An argument can be made that the Beatles wouldn't have been the Beatles without the structure imposed on them by Brian Epstein, their first and only manager. They were talented, charismatic teenagers with lots of songs and ideas but lacked discipline. Epstein insisted they conform — he coordinated their uniform look and managed their publicity. He smoothed the rough edges (especially John's) and created an acceptability that was non-threatening to parents (as opposed to the Rolling Stones) and allowed the four personalities to shine through. Without this structure, the Beatles could have been torn apart even earlier by their strong egos.
As a practice management consultant, I'm all about structure. One of my primary endeavors is to turn your charisma into systems. Unstructured charisma can be very messy and results in high turnover and a practice that is all but unsellable. Is your practice structured enough?
Competition Hones and Forces Innovation
Many arguments have been made that the competition between John and Paul produced the genius-level quality of their songwriting. That the spark of genius was there is undeniable. Would each of their best songs been produced if they had not been together? My opinion is "no." One of their finest songs, A Day In The Life, is a collaboration that would have been two unremarkable songs apart. As John and Paul polished the song to perfection, they forced the engineer and producer to invent new sonic events such as the orchestral crescendo that connects the sections of the song and the piano chord that ends it.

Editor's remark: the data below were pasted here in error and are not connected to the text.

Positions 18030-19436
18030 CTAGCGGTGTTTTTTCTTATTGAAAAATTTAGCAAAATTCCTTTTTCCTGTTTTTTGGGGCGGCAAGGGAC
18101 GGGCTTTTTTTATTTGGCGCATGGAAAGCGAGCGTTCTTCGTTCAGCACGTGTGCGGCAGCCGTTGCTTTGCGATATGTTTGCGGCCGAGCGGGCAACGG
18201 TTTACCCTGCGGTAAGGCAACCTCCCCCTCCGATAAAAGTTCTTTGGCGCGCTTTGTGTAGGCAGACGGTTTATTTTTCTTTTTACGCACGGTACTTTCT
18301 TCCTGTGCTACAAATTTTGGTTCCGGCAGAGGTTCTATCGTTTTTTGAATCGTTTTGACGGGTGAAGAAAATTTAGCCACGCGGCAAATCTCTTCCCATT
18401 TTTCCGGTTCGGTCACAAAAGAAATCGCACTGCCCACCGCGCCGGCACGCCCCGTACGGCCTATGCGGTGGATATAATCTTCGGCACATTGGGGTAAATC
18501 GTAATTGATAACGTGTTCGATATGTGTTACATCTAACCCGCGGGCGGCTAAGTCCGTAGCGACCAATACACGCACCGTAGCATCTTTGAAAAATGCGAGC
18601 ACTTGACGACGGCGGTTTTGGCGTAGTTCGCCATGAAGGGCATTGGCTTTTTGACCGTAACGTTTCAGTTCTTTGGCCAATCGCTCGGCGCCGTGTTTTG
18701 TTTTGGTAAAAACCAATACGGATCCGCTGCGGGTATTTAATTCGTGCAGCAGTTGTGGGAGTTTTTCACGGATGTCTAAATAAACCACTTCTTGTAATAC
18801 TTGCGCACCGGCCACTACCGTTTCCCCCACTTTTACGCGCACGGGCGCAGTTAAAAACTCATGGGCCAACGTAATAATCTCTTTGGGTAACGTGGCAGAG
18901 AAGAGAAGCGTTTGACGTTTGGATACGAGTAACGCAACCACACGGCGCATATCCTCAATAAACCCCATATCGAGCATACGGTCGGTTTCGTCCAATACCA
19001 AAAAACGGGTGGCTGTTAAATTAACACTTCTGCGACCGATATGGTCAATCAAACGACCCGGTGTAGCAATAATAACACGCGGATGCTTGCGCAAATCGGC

Who are your friendly competitors? Do you continue to measure yourself against anyone who keeps you sharp and juices your creativity?
Challenge Your Team
As in A Day In The Life, the Beatles continually challenged each other and the recording team to make the voices in their heads become reality. Geoff Emerick notes that John wanted his vocals on Tomorrow Never Knows to sound like "The Dalai Lama singing from the top of a high mountain." Geoff experimented and delivered the resulting effect, which helped usher in the psychedelic music genre.
Are your team members being challenged to perform at their highest levels? George Harrison was challenged to write songs and eventually produced the classics Something and Here Comes the Sun. Do you challenge your peers to grow and develop?
With my Beatles neckties and mouse pad, I remain a nerdy fan. Sigh. As with anything brilliant, however, I try to derive some wisdom from the passion. I hope these lessons have made sense!
Let me know.
The Doctor is OUT
© 2014 Al Depman
Al Depman, CLU, ChFC, CMFC, BH, a.k.a. "The Practice Doctor", is MitchAnthony.com's Business Practice Consultant. He is the creator of "The Practice Management Assessment" tool and materials and has authored numerous articles in professional publications on practice management, and author of the book, How to Build Your Financial Advisory Business and Sell It at a Profit, available from McGraw Hill. Al combined his Liberal Arts studies with 10 years of management experience with McDonald's Corporation to enter the financial services world 25 years ago. Since then, Al has evolved from an MDRT-level sales rep into a full-time consultant specializing in helping others engineer their business practices to the next level. Contact him at email@example.com.